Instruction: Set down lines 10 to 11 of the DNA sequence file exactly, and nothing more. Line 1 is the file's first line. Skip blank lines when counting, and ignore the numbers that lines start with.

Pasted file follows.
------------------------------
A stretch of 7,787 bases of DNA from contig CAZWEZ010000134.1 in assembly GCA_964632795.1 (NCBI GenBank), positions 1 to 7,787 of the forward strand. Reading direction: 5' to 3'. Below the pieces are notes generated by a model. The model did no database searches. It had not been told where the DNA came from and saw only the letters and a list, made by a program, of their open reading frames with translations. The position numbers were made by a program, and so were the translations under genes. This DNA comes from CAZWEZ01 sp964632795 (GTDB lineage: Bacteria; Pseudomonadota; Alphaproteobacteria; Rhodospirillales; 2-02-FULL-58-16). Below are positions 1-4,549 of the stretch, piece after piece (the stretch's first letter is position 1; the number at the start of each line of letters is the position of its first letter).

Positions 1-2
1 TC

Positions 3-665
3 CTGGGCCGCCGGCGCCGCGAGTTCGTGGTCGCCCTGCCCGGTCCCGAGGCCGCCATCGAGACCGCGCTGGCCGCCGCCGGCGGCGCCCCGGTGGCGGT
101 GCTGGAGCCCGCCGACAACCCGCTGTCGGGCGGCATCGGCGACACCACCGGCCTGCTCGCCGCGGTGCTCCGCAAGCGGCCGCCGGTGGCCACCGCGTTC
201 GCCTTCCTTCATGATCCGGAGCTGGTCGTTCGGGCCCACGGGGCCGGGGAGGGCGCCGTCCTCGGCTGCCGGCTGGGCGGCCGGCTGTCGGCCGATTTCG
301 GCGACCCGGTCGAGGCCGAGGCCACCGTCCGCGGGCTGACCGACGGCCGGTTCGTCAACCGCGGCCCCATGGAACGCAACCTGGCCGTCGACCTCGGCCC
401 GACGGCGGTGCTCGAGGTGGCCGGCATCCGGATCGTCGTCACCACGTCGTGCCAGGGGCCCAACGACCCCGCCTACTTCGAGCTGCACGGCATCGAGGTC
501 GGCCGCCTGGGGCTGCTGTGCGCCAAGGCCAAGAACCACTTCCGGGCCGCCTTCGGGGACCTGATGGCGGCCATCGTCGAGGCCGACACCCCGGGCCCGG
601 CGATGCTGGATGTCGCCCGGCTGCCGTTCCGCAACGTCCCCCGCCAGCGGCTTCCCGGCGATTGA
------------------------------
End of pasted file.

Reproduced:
501 GGCCGCCTGGGGCTGCTGTGCGCCAAGGCCAAGAACCACTTCCGGGCCGCCTTCGGGGACCTGATGGCGGCCATCGTCGAGGCCGACACCCCGGGCCCGG
601 CGATGCTGGATGTCGCCCGGCTGCCGTTCCGCAACGTCCCCCGCCAGCGGCTTCCCGGCGATTGA